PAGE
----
An African elephant is pictured in Hwange National Park in Zimbabwe in 2012. (Martin Bureau/AFP/Getty Images)

The analysis of President Trump's decision to roll back the ban on trophy-hunted elephant imports was based on the flawed premise that this new policy is merely poorly timed ["A reprieve for elephants," editorial, Nov. 20].

The editorial suggested that under better circumstances, had the Zimbabwean government not just experienced an apparent military coup, "well- ­managed" trophy hunting could benefit African elephant populations. However, the political turmoil in Zimbabwe is not the only flaw in the administration's abrupt — and now halted — policy change. African elephants are listed under the Endangered Species Act as a threatened species; trophy hunting cannot and should not be added to the long list of threats they face. To allow sport hunting is a violation of the protections elephants are granted under the law. Furthermore, Zimbabwe has a history of problems with poaching and insufficient law enforcement.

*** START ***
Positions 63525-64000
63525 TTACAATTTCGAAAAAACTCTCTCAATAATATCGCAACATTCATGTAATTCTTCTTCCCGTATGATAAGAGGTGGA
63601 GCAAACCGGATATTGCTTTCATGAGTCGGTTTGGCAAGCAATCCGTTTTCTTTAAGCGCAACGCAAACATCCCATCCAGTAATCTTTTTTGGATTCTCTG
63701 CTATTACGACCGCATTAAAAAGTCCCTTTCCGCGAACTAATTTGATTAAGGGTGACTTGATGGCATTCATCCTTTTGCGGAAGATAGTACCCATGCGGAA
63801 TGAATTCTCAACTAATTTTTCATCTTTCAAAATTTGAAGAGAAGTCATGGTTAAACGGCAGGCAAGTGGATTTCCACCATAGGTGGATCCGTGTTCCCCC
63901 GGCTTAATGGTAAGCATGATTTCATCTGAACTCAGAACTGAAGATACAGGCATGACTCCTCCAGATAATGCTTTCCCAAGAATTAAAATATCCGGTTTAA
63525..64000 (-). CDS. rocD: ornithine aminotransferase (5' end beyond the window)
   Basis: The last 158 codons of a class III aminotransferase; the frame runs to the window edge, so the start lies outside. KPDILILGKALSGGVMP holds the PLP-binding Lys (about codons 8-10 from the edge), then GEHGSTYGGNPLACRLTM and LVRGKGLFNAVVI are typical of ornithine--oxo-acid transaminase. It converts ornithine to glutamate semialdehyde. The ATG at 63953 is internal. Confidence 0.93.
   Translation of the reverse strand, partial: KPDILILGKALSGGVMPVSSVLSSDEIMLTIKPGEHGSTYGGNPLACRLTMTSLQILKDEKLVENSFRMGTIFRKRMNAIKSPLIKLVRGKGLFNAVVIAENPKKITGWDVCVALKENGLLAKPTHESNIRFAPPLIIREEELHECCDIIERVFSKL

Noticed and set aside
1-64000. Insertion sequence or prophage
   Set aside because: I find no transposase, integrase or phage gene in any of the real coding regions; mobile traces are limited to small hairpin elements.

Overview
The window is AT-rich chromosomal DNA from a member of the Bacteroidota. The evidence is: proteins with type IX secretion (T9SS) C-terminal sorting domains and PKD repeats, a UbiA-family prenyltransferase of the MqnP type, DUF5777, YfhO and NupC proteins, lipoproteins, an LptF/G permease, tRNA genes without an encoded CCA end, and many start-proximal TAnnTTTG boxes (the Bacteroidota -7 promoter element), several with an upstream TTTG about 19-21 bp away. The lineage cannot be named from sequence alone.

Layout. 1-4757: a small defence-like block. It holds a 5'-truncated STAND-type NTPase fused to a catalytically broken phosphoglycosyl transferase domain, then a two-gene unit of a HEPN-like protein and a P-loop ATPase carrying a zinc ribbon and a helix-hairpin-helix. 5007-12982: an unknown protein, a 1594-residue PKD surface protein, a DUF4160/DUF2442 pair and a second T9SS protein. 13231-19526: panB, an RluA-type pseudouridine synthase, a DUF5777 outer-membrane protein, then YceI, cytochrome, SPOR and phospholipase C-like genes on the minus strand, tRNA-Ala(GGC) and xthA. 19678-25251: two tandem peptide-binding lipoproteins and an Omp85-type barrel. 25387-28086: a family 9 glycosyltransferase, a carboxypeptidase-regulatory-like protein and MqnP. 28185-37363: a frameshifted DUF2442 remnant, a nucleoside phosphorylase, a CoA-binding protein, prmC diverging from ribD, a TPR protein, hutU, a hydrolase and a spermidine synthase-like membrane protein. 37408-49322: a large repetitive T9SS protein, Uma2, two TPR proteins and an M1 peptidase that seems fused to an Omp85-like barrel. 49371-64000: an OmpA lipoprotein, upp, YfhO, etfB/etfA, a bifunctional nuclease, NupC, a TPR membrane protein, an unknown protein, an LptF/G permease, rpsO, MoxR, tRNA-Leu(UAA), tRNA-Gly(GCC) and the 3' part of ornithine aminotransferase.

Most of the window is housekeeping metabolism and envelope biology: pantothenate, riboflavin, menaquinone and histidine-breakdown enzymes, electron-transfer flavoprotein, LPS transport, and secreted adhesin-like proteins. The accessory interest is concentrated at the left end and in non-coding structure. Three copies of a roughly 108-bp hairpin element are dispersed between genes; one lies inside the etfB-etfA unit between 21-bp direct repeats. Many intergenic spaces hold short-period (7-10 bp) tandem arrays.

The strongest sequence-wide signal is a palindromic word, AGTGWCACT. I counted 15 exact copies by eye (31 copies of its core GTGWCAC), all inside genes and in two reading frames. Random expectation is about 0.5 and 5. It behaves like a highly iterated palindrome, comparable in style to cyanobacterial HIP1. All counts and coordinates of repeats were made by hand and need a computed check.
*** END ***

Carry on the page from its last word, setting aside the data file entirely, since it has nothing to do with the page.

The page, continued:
I welcome Mr. Trump's reconsideration of the lifting of the trophy import ban and urge the editorial board to condemn the Interior Department's failure to put forth effective conservation policy.

Cathy Liss, Washington

The writer is president of the Animal Welfare Institute.